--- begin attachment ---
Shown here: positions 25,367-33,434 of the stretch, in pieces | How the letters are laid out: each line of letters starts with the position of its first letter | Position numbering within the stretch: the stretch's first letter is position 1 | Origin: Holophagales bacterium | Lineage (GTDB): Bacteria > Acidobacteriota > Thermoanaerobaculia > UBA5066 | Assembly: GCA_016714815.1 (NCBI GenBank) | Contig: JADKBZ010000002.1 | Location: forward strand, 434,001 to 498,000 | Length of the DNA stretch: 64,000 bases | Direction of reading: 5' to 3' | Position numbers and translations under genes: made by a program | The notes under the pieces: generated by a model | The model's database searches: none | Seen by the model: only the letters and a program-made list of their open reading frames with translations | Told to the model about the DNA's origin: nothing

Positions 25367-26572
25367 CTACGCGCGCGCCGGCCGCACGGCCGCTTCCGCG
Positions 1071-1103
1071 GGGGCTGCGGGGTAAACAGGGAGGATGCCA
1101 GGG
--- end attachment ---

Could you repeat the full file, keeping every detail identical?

Shown here: positions 25,367-33,434 of the stretch, in pieces | How the letters are laid out: each line of letters starts with the position of its first letter | Position numbering within the stretch: the stretch's first letter is position 1 | Origin: Holophagales bacterium | Lineage (GTDB): Bacteria > Acidobacteriota > Thermoanaerobaculia > UBA5066 | Assembly: GCA_016714815.1 (NCBI GenBank) | Contig: JADKBZ010000002.1 | Location: forward strand, 434,001 to 498,000 | Length of the DNA stretch: 64,000 bases | Direction of reading: 5' to 3' | Position numbers and translations under genes: made by a program | The notes under the pieces: generated by a model | The model's database searches: none | Seen by the model: only the letters and a program-made list of their open reading frames with translations | Told to the model about the DNA's origin: nothing

Positions 25367-26572
25367 CTACGCGCGCGCCGGCCGCACGGCCGCTTCCGCG
Positions 1071-1103
1071 GGGGCTGCGGGGTAAACAGGGAGGATGCCA
1101 GGG